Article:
A most charming example of Rigaud is his portrait of the young Duc de Lesdiguières. The duke was only eight years old when the picture was painted, in 1687. He has a blond peruke, holds in his left hand the baton of the commander, and is in armour, as if emphasizing that he was the youngest of a race of soldiers. The tone of the flesh is fine and rarely clear, the complexion charming, the drawing almost a caress, so exquisitely has the point indicated the delicate forms. The large eyes are brilliant with a spirit that seems as gay as it is intense. About the whole figure there are nevertheless a slightness and a transparency in the exquisite flesh, that convey an impression of the delicate health of the young duke who died so early. The picture is Rigaud at his best.
With the exception of the Embarkation for Cythera the Louvre owned nothing of Watteau till it received the bequest from M. Lacaze. Though none of the ten panels in this collection equals that famous one, there are a number of great merit and charm. Of them all Gilles and the Antiope are the most noted.
Gilles stands with both arms flat at his side, all in his white costume, at the top of a knoll up to which others are scrambling after him. It is life-size, and it is said Watteau never painted another life-size figure. The contention that he could not, seems here answered. Certainly the figure is as splendidly drawn, as firmly modelled, as a Rubens or a Veronese would have done it. The characterization of the face is as remarkable as its firm full modelling. The mingled amusement and spitefulness that overspread it are most aptly indicated. The tones of his white costume abound in the pearly lights Watteau so loved.
More beautiful, if not more famous, is the Jupiter and Antiope, which up to the late rearrangement of the rooms in the museum had a place in the Salon Carré. Lying at the edge of a bank on her side, facing out, is Antiope, her head resting on her right arm, her left hanging straight down across her breast. Her right knee is drawn sharply up, her left leg stretched out more nearly to its length. Under the sleeping figure is a bit of drapery, but over her is none, for the slight wrapping that evidently had shielded her is being plucked back by the dark, brawny arm of Jupiter, who, in satyr guise, is behind her gazing down entranced.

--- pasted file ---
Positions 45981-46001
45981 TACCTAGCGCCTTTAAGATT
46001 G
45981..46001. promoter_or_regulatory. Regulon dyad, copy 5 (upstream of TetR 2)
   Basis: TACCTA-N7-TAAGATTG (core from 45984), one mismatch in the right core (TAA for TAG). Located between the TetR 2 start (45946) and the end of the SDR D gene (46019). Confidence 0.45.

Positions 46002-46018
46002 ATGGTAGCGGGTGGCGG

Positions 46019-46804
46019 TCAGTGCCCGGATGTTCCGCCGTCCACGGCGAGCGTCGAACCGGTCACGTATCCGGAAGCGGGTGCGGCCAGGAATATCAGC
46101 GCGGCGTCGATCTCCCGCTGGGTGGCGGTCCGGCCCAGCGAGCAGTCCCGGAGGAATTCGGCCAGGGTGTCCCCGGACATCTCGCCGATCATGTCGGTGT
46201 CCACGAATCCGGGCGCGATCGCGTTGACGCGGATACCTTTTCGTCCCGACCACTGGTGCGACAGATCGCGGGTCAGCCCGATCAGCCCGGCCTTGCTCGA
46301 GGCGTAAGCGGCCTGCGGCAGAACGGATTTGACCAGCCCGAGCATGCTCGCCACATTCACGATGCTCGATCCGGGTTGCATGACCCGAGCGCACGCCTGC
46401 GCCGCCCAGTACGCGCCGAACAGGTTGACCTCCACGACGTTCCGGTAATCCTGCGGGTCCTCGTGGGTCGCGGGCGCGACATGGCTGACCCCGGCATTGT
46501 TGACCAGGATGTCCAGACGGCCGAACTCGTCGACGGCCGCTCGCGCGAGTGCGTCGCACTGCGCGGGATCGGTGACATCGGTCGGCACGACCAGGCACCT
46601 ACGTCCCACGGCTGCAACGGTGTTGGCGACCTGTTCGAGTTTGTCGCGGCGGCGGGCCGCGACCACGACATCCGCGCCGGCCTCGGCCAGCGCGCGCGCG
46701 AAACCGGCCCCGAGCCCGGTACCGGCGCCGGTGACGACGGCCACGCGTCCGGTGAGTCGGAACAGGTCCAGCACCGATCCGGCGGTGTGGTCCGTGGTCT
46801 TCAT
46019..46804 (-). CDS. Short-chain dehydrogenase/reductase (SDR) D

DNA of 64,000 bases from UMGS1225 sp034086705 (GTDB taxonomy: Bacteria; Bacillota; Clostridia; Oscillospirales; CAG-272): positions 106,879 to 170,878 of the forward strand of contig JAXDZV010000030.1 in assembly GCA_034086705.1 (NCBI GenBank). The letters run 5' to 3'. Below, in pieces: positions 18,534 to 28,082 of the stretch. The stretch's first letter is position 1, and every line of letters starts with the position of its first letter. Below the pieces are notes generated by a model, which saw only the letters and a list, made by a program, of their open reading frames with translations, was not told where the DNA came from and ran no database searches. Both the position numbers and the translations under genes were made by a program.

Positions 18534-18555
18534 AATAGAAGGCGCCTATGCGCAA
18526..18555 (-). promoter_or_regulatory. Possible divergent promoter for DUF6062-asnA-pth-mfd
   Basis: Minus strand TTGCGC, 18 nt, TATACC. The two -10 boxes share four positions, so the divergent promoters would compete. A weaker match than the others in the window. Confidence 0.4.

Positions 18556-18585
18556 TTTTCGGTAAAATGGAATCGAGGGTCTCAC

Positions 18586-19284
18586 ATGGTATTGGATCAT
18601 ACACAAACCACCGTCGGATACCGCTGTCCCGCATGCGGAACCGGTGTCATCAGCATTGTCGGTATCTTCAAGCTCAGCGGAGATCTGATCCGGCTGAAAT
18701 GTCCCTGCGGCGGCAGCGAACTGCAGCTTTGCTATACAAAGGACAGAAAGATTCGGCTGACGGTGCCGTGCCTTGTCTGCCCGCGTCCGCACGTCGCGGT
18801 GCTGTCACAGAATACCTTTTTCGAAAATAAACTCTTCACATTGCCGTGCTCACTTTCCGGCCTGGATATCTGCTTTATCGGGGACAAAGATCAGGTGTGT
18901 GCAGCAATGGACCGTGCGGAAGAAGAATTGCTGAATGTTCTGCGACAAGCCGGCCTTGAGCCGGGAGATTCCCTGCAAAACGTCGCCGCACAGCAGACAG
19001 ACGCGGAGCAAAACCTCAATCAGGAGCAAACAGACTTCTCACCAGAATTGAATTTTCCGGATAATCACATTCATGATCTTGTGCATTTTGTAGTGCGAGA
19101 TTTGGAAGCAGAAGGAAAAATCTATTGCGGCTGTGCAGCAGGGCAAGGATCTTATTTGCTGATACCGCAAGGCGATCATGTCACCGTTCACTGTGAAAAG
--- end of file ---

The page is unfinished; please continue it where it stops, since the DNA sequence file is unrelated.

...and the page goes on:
It is a scene almost more Titianesque than Titian ever painted. Its similarity to that master’s works has been frequently pointed out, as well as certain Rubenesque attributes. That it is neither a copy of Rubens nor of Titian is its greatest claim to admiration. If the style and subject of the composition and the flesh gradations suggest Titian, or if the drawing of the nymph’s body and certain tones of the flesh recall Rubens, it is nevertheless all Watteau.
The figure of Antiope is hardly less beautiful than any Venus that Titian ever painted. The modulations in the golden tones are almost as exquisite as the Venetian painter could have achieved, but there is a sort of silver coolness about them that makes them Watteau’s own. The surety of construction, the mastery of form, the simple handling, have rarely been excelled by the greatest masters of the Renaissance of Italy. Perhaps that fallen left arm, cutting as it does in its brilliant colour so sharply against the dark bank, is a doubtful note, from a compositional point of view. But as a bit of local colour and modelling it is in itself a reason for being. The head of this sleeping favourite of the king of the gods is piquant, fascinating, but unquestionably it is the head of a veritable French girl. Titian’s nymphs and goddesses are mostly of a large, impersonal type, suggesting by this very impersonality the calm-eyed Greek statues. But here, Watteau has gone far beyond the impersonal, the general. This is an individual, undoubted French nymph, in spite of the ugly satyr above her, not so much a Grecian goddess, as a gay Gallic sprite.
La Finette and L’Indifferent are small pictures on wood. They were both once the property of Madame de Pompadour. Bürger calls them masterpieces for ” quality and purity.”